As the world struggles with the COVID pandemic, one question that keeps coming up in conversations
among educators is how to teach students amid the uncertainty. Specifically, the difficulty is with
teaching subjects that require hands-on learning in order to master the concepts and make them one’s
own. Today, however, I would like to pose a different, more global question: How can we help
students identify with science in a deeper, more meaningful way? How can we help students
develop what is known as science identity?
Making science enjoyable inspires students to learn more. Out-of-class activities such as science fairs and Olympiads, serve as reasonable informal learning environments that demand attention. The association of students’ involvement in these activities with increased student interest in science followed by the selection of science-related careers, should motivate all in-charge stakeholders. In this work, we analysed the outcomes of the Bosnia Science Olympiad (BSO) as the first national Science Olympiad in Bosnia and Herzegovina (BiH), aiming the improvement of science education and bringing different ethnic groups under the umbrella of science, in a post-conflict area. The two-day endeavour held in Sarajevo includes competition in four science-related categories (Environment, Engineering, Have an Idea, Web Design) and social activities. In this work, the comprehensive data, including participants’ gender, their ethnic background, cities, schools, and supervisors, over five years, was analysed. The number of participating high-school students increased from 78 to 143, of supervisors from 21 to 95, and of schools from 7 to 15, reaching a wide demographic acceptance to cover all ethnic regions in BiH. The relationship between gender and the selection of a category, shows bias of male participants towards Web Design (21%) and Engineering (40%), and of female students towards “Have an Idea” (40%) and Environment (44%) categories. The contribution of BSO choosing a science career, getting socialized without prejudices, and the improvement of students’ self-confidence, were as well addressed. Our work demonstrates a model work to successfully promote science in post-conflict settings.
Engineering Technology (ET) is often combined with that of Engineering. Although Engineering Technology is based on a more hands-on approach and Engineering a theoretical approach, the two majors share a very similar pedagogy in teaching students the same engineering and scientific principles. An observation by an ET professor found that ET students more often than not would eschew the use of mathematical computations and instead provide answers they believe to be correct, without computation or explanation. Leading researchers to delve into possible reasons as to why ET students are reluctant to utilize mathematics. This study utilized in-person interviews with 15 undergraduate participants from a Midwestern University in the United States of America from ET to ascertain how ET students perceive mathematics. The results of the study found that although ET students were stated to not hate mathematics and are open to using mathematics, there was a slight apprehension towards math due to bad math experiences and not being able to connect the conceptual nature of mathematics to the visual and real-life scenarios ET students are used to facing. The results of this study help to lay the foundation for future research studies geared towards further understanding why ET students are apprehensive towards mathematics and ultimately how to help ET students overcome this apprehension.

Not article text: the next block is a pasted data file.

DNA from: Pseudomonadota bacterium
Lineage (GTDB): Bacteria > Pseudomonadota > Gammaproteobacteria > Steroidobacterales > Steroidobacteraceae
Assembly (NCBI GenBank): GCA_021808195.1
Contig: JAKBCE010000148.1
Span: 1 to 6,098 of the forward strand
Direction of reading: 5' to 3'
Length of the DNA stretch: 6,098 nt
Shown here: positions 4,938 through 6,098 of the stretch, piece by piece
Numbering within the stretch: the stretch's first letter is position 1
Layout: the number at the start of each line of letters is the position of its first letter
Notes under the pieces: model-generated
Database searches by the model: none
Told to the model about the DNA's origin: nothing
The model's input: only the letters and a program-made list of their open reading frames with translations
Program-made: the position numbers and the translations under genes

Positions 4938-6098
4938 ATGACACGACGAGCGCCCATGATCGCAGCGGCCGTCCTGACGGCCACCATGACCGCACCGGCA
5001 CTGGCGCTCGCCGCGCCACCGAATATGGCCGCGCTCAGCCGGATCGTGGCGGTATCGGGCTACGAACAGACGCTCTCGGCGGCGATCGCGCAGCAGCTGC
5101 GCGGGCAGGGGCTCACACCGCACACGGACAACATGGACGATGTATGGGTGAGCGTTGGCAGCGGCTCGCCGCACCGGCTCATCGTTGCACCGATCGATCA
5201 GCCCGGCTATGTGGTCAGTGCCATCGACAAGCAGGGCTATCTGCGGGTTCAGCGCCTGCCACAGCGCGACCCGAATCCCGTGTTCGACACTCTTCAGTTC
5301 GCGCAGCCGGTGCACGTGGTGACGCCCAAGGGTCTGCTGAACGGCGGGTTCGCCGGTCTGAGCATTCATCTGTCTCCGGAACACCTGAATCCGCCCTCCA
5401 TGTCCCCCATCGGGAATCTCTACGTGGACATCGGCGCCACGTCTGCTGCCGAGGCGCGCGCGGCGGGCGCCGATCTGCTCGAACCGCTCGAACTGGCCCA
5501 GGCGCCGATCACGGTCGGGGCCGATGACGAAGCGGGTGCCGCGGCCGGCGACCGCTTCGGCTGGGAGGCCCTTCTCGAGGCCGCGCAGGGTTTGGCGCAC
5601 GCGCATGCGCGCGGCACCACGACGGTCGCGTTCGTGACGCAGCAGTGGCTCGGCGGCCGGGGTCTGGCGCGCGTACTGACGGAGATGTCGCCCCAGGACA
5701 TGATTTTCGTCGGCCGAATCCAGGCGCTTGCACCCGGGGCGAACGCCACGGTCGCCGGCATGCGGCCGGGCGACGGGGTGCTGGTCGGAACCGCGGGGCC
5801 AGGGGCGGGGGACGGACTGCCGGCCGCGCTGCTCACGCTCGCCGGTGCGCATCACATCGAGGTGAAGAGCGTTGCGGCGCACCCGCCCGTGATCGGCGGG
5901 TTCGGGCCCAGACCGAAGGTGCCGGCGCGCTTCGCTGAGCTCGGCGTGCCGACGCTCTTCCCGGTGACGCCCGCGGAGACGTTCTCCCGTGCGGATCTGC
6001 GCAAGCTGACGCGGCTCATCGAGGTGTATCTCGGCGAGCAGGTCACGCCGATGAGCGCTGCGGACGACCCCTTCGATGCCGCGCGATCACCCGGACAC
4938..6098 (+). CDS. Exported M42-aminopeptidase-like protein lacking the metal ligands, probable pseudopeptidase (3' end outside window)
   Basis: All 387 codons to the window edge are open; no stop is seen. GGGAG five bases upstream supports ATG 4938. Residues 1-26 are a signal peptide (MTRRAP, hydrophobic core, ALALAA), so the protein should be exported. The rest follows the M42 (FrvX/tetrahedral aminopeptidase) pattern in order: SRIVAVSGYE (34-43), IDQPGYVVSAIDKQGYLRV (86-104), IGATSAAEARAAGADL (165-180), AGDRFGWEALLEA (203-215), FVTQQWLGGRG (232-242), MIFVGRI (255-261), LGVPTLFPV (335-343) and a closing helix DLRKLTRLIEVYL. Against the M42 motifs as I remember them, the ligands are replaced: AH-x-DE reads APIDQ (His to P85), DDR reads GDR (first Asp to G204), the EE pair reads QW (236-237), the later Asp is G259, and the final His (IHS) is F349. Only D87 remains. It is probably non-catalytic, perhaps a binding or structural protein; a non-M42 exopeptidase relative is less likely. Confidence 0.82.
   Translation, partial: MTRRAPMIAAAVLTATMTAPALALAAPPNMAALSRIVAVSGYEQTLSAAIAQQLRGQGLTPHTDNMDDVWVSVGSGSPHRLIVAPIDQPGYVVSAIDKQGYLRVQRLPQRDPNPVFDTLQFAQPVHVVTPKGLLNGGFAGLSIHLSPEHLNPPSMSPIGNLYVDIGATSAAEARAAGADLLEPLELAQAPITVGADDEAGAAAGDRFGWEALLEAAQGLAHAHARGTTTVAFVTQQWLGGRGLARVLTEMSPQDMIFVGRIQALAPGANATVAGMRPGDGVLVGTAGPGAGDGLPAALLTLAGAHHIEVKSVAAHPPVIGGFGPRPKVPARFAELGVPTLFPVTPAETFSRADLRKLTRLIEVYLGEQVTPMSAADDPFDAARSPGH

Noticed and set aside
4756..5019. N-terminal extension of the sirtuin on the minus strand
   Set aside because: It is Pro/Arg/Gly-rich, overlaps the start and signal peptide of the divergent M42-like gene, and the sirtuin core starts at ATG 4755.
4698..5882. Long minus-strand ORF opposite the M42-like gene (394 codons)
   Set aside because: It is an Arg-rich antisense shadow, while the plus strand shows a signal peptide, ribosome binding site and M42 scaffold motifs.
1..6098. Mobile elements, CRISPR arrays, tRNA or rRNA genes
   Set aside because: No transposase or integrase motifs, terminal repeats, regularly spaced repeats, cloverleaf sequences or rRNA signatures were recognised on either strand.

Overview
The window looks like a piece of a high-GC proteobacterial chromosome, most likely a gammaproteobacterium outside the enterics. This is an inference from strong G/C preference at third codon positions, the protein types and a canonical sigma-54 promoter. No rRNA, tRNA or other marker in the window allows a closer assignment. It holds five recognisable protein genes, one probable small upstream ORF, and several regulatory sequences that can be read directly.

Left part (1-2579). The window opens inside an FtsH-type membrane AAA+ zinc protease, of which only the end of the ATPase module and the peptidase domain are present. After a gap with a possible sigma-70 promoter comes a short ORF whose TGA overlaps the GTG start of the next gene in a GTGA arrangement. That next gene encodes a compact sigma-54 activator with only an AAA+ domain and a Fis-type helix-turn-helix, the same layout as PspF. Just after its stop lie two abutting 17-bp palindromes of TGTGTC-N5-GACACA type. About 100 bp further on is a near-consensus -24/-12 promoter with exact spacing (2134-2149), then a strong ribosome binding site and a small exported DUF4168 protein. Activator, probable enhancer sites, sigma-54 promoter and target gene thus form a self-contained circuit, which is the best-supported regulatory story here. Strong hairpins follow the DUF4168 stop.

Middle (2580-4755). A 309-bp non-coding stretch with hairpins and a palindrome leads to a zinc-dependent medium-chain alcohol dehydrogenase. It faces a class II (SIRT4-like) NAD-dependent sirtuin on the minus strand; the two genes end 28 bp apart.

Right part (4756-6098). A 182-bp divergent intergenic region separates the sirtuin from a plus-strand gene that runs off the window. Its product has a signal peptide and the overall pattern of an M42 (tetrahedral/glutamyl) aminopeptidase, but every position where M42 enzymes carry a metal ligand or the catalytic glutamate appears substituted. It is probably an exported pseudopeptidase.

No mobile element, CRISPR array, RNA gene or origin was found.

There have been a limited number of studies that examined the relationship between professional development (PD) and self-efficacy with technology tool use, specifically concerning high school science teachers. The main goal of this quantitative study was to identify any specific correlations between science teacher self-efficacy and the professional development science teachers received for those specific classroom technologies. Participants were comprised of a randomized sample set of high school science teachers throughout 46 different US States. The data was collected by using an online survey via the Qualtrics survey platform. The survey was sent to 3000 science instructors and 104 in total completed it. The results suggest that science teachers’ efficacy was high with course management systems and student wireless or digital devices, but not for social networking/media. There was no significant connection between technological self-efficacy and PD for related technology tools. However, it is possible that science teachers are already highly efficacious in terms of technology, and observational studies are recommended to see when and how teachers actually use technology in their classrooms.